Humpback whales are already in the Santa Barbara Channel, and the "humpback experience" will be featured Thursday in the Guide section's print and online editions. But a much larger leviathan, the sleek and majestic blue whale, which can measure 100 feet and weigh 100-plus tons, will be the focus of a special trip being offered on July 12 by the American Cetacean Society's Los Angeles Chapter.
The timing seems perfect. Blue whales have been spotted recently in Mexican waters near the Coronado Islands; off Orange County; in the San Pedro Channel off Los Angeles; off San Francisco and Monterey. In other words, they've migrated into California waters and should soon settle where tiny, shrimp-like krill is most abundant. Typically, the Santa Barbara Channel, where upwelling of cold, nutrient-rich water makes for ideal conditions, is one such alluring location for what is believed to be the largest mammal ever to have inhabited the planet.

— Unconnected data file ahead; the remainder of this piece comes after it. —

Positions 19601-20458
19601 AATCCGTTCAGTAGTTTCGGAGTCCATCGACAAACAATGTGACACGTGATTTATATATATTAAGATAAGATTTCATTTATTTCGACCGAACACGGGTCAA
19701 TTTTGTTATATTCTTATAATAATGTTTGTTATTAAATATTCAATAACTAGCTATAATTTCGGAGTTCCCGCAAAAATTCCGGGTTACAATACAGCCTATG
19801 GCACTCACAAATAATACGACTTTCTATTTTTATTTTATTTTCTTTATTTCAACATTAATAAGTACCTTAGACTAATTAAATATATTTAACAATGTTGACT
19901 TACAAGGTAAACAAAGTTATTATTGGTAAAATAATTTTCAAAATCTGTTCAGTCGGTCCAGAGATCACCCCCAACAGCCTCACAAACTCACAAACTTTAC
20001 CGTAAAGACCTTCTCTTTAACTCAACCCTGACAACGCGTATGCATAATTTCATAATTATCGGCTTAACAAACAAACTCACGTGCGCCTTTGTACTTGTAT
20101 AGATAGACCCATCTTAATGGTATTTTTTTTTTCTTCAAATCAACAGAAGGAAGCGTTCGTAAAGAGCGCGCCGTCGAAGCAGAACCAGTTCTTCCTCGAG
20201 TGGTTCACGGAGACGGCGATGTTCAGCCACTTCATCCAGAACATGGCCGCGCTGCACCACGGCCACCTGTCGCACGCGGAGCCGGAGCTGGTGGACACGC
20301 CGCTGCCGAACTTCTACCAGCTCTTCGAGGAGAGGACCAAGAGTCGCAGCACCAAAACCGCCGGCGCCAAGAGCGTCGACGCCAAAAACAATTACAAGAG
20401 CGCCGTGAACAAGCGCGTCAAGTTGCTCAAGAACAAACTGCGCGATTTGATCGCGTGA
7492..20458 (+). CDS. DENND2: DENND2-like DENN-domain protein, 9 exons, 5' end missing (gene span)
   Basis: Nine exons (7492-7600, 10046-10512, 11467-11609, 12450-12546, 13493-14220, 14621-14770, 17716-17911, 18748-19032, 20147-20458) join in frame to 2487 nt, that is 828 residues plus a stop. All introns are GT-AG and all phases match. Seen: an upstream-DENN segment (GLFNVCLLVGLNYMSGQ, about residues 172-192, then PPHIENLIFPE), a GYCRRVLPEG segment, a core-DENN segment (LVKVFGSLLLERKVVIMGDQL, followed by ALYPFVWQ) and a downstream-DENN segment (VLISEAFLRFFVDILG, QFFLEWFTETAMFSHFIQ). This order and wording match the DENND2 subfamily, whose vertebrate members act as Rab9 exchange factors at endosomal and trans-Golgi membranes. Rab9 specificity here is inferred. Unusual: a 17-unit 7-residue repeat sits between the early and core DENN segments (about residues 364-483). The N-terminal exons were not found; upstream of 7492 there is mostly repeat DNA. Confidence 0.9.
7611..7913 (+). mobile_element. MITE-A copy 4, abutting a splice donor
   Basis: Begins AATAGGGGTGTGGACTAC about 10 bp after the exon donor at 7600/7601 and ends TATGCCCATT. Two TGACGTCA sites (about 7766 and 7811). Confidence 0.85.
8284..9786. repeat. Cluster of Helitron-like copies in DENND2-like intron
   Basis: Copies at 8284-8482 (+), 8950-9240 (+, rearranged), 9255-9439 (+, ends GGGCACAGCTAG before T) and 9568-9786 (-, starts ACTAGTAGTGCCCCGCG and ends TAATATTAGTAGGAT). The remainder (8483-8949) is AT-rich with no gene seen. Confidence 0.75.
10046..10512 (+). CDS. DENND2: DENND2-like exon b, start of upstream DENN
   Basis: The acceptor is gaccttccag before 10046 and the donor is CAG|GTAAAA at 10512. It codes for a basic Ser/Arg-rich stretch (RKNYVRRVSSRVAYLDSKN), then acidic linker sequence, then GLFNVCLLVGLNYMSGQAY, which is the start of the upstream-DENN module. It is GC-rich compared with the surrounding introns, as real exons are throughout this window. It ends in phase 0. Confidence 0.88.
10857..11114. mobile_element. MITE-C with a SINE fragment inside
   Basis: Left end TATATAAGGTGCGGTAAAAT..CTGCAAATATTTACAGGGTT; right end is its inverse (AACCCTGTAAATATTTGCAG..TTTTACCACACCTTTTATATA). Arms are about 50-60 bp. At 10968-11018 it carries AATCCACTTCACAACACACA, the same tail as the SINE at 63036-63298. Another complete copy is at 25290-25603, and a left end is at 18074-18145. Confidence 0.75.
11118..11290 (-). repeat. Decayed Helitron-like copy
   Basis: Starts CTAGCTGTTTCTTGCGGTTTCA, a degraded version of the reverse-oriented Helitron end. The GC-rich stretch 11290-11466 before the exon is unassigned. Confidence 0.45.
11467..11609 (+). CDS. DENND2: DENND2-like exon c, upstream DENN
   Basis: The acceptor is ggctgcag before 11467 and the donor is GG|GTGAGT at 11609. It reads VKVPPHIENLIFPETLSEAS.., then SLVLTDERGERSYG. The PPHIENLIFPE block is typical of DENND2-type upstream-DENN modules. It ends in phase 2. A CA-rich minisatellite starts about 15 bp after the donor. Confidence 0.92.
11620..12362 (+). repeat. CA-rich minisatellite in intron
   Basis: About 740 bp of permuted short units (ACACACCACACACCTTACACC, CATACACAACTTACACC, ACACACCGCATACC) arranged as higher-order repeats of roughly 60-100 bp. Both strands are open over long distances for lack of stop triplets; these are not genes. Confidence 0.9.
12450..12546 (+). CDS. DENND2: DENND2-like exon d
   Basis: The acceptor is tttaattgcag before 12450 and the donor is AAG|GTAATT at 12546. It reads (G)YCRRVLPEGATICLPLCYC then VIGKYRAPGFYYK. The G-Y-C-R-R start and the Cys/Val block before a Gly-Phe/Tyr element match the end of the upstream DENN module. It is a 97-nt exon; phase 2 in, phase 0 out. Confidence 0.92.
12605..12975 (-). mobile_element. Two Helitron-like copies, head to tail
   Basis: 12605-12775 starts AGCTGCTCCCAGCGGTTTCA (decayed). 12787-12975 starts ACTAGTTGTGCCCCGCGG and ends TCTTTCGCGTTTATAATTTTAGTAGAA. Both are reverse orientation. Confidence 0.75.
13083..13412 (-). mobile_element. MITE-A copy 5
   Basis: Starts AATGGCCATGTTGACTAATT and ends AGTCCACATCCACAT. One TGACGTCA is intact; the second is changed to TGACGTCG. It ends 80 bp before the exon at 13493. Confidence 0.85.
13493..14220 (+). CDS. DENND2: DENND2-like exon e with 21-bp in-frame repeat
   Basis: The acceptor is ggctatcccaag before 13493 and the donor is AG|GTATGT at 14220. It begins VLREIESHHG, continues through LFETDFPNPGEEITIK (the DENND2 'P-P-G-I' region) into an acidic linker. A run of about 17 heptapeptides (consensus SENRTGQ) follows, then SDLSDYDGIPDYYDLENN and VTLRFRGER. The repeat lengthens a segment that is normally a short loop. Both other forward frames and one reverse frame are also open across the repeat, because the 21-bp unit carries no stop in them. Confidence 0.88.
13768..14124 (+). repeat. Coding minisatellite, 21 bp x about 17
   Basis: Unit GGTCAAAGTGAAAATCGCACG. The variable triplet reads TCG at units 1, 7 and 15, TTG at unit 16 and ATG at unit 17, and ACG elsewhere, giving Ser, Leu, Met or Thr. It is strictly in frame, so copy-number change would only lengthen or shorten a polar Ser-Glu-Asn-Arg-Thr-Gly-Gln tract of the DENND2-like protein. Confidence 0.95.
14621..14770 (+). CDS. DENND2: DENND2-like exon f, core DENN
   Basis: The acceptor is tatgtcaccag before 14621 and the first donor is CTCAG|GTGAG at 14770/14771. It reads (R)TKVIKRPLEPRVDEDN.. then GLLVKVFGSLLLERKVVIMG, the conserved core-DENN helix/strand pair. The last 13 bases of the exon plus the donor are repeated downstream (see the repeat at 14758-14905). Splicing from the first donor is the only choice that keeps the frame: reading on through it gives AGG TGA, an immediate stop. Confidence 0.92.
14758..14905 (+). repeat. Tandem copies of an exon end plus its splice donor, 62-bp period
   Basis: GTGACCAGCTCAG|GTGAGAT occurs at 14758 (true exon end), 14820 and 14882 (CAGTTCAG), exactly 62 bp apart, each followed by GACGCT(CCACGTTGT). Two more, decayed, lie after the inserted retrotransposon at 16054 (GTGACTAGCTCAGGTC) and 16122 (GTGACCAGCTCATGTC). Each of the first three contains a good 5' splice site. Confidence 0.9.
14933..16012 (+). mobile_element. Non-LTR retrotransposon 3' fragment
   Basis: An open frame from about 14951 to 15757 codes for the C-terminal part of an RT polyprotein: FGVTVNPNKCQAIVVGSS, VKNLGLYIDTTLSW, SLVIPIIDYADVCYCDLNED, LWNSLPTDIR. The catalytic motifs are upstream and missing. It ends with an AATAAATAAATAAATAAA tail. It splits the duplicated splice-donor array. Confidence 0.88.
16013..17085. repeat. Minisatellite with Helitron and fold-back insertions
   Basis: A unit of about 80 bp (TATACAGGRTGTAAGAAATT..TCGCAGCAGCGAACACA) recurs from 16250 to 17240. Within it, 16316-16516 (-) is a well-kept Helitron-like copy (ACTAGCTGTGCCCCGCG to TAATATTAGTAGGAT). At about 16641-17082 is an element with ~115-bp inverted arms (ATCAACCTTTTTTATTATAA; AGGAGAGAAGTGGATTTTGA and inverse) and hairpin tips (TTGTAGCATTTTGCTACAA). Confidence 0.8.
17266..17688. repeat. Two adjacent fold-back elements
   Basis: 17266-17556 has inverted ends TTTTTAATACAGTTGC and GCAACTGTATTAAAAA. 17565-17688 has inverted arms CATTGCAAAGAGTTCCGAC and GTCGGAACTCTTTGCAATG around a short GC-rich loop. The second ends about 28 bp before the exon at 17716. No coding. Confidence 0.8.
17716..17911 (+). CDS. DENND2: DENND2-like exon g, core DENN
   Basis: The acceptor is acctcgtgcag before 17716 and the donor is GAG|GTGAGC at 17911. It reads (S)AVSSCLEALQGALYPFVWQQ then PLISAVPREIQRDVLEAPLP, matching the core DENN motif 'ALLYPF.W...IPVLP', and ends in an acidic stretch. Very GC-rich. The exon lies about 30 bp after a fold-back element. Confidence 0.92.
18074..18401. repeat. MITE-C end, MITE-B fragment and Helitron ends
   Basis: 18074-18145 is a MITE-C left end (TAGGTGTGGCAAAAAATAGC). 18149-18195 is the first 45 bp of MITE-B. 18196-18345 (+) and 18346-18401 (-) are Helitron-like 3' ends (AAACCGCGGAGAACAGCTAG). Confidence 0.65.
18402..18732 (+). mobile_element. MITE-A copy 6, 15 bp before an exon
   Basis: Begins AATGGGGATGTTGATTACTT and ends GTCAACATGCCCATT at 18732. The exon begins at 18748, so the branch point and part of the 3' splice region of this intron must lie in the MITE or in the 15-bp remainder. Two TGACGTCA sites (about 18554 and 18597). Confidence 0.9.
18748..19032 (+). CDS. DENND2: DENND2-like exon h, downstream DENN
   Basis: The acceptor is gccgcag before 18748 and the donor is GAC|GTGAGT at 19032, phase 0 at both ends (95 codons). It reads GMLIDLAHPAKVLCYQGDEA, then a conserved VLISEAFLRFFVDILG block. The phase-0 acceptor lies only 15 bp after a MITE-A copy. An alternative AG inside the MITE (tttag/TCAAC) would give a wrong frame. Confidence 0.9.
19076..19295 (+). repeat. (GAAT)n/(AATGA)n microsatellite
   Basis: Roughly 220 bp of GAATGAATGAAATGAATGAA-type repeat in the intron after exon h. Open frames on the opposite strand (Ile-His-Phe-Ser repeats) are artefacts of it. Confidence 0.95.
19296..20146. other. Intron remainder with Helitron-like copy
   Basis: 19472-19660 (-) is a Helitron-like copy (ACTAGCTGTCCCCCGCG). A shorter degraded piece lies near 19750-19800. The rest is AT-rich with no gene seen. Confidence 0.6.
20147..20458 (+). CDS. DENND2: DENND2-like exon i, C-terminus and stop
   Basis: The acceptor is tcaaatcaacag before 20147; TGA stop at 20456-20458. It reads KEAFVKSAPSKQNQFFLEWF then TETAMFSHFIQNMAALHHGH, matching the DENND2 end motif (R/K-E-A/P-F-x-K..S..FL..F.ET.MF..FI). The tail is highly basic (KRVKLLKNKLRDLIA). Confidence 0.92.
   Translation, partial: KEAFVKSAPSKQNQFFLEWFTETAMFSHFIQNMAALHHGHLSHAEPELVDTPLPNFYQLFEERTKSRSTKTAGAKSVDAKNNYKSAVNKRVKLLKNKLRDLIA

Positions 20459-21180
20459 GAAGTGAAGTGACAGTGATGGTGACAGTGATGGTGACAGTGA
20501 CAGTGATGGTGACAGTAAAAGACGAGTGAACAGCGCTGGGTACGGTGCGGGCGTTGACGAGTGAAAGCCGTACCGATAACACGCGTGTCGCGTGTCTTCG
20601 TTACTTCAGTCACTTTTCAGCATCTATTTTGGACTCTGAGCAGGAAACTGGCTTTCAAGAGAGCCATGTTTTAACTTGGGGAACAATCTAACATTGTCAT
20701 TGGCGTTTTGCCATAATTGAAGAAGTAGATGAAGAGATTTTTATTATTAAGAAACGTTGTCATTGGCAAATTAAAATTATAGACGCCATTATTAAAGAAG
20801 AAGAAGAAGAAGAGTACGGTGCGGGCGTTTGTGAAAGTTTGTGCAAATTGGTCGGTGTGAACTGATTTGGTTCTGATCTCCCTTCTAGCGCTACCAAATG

The vessel for the ASC-LA trip, which runs from 8 a.m.-4 p.m., is the high-speed catamaran Condor Express, designed with whale-watching in mind. Two naturalists will be aboard to discuss the whales and identify other marine mammals, which often steal the spotlight by making close approaches and performing acrobatics. Humpbacks, in fact, are far more genial than blues, but watching a blue whale move through the water is something you'll never forget.
Diane Alps, a spokeswoman for ACS-LA, bills this "the perfect staycation." Cost is $93 for ACS members, $104 for non-members. For more information visit http://www.acs-la.org/seewhales.htm or call (310) 548-0966.
Photo credit: Pete Thomas
Caption: A humpback whale waves goodbye to passengers aboard the Condor Express on a recent voyage into the Santa Barbara Channel.